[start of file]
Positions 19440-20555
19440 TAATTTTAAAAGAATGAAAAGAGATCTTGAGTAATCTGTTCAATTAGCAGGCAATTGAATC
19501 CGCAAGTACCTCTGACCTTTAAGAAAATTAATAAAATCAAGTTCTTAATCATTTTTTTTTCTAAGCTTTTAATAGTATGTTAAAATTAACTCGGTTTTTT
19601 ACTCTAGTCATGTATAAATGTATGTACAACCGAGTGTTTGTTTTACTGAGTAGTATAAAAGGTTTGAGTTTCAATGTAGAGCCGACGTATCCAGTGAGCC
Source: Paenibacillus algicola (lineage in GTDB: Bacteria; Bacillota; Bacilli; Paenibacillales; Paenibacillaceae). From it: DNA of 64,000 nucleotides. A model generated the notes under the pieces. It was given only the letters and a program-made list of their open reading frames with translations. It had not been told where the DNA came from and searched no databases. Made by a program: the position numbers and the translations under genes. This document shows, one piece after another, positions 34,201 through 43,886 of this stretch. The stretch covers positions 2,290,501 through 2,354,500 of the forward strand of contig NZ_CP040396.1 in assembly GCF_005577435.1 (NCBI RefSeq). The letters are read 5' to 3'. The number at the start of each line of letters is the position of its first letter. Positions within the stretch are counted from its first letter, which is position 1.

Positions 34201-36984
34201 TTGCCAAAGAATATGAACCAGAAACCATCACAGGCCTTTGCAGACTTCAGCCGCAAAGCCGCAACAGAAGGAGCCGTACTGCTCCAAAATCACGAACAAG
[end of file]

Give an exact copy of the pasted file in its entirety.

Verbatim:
Positions 19440-20555
19440 TAATTTTAAAAGAATGAAAAGAGATCTTGAGTAATCTGTTCAATTAGCAGGCAATTGAATC
19501 CGCAAGTACCTCTGACCTTTAAGAAAATTAATAAAATCAAGTTCTTAATCATTTTTTTTTCTAAGCTTTTAATAGTATGTTAAAATTAACTCGGTTTTTT
19601 ACTCTAGTCATGTATAAATGTATGTACAACCGAGTGTTTGTTTTACTGAGTAGTATAAAAGGTTTGAGTTTCAATGTAGAGCCGACGTATCCAGTGAGCC
Source: Paenibacillus algicola (lineage in GTDB: Bacteria; Bacillota; Bacilli; Paenibacillales; Paenibacillaceae). From it: DNA of 64,000 nucleotides. A model generated the notes under the pieces. It was given only the letters and a program-made list of their open reading frames with translations. It had not been told where the DNA came from and searched no databases. Made by a program: the position numbers and the translations under genes. This document shows, one piece after another, positions 34,201 through 43,886 of this stretch. The stretch covers positions 2,290,501 through 2,354,500 of the forward strand of contig NZ_CP040396.1 in assembly GCF_005577435.1 (NCBI RefSeq). The letters are read 5' to 3'. The number at the start of each line of letters is the position of its first letter. Positions within the stretch are counted from its first letter, which is position 1.

Positions 34201-36984
34201 TTGCCAAAGAATATGAACCAGAAACCATCACAGGCCTTTGCAGACTTCAGCCGCAAAGCCGCAACAGAAGGAGCCGTACTGCTCCAAAATCACGAACAAG